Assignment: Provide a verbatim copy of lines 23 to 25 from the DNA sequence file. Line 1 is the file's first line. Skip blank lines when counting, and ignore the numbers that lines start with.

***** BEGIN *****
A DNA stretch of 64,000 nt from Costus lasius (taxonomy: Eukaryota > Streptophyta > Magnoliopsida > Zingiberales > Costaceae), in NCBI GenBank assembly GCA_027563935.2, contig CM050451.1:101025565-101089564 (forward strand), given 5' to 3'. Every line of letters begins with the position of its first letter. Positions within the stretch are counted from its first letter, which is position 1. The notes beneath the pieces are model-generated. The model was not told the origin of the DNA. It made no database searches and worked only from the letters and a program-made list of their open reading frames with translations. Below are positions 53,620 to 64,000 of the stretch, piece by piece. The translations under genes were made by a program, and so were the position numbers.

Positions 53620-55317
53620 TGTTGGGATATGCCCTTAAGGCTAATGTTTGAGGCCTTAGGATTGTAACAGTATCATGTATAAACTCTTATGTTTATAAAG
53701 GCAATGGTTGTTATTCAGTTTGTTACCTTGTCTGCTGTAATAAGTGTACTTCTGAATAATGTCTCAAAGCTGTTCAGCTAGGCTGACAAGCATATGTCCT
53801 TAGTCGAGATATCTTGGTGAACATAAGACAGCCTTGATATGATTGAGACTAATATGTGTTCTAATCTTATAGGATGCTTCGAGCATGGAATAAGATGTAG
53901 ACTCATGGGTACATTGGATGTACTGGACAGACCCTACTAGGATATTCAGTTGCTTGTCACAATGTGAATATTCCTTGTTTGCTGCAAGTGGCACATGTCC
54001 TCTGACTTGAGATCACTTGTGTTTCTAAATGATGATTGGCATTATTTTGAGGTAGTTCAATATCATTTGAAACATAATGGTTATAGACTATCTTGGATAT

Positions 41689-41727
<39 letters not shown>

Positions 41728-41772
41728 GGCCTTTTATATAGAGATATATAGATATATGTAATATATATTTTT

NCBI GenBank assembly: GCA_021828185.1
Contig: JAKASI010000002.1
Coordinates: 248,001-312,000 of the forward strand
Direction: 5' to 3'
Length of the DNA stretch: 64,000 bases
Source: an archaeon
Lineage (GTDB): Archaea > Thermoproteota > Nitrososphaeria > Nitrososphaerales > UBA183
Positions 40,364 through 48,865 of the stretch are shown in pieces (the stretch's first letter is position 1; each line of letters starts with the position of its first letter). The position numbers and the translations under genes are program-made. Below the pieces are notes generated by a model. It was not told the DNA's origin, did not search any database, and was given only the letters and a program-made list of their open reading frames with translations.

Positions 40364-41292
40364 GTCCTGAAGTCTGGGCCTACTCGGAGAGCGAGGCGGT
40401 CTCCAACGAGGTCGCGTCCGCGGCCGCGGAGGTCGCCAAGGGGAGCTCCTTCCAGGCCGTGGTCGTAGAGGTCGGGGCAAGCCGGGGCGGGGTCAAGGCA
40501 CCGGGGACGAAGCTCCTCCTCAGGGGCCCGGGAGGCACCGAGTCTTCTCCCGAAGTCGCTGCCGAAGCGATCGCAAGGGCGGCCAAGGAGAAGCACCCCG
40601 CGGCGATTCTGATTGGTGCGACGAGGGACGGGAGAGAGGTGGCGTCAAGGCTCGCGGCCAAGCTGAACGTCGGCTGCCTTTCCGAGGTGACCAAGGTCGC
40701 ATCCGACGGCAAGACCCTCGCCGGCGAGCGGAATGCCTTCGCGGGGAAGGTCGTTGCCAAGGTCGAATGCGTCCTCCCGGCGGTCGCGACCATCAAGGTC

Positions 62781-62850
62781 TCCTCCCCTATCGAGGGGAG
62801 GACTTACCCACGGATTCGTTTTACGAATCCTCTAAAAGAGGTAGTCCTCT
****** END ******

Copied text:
40501 CCGGGGACGAAGCTCCTCCTCAGGGGCCCGGGAGGCACCGAGTCTTCTCCCGAAGTCGCTGCCGAAGCGATCGCAAGGGCGGCCAAGGAGAAGCACCCCG
40601 CGGCGATTCTGATTGGTGCGACGAGGGACGGGAGAGAGGTGGCGTCAAGGCTCGCGGCCAAGCTGAACGTCGGCTGCCTTTCCGAGGTGACCAAGGTCGC
40701 ATCCGACGGCAAGACCCTCGCCGGCGAGCGGAATGCCTTCGCGGGGAAGGTCGTTGCCAAGGTCGAATGCGTCCTCCCGGCGGTCGCGACCATCAAGGTC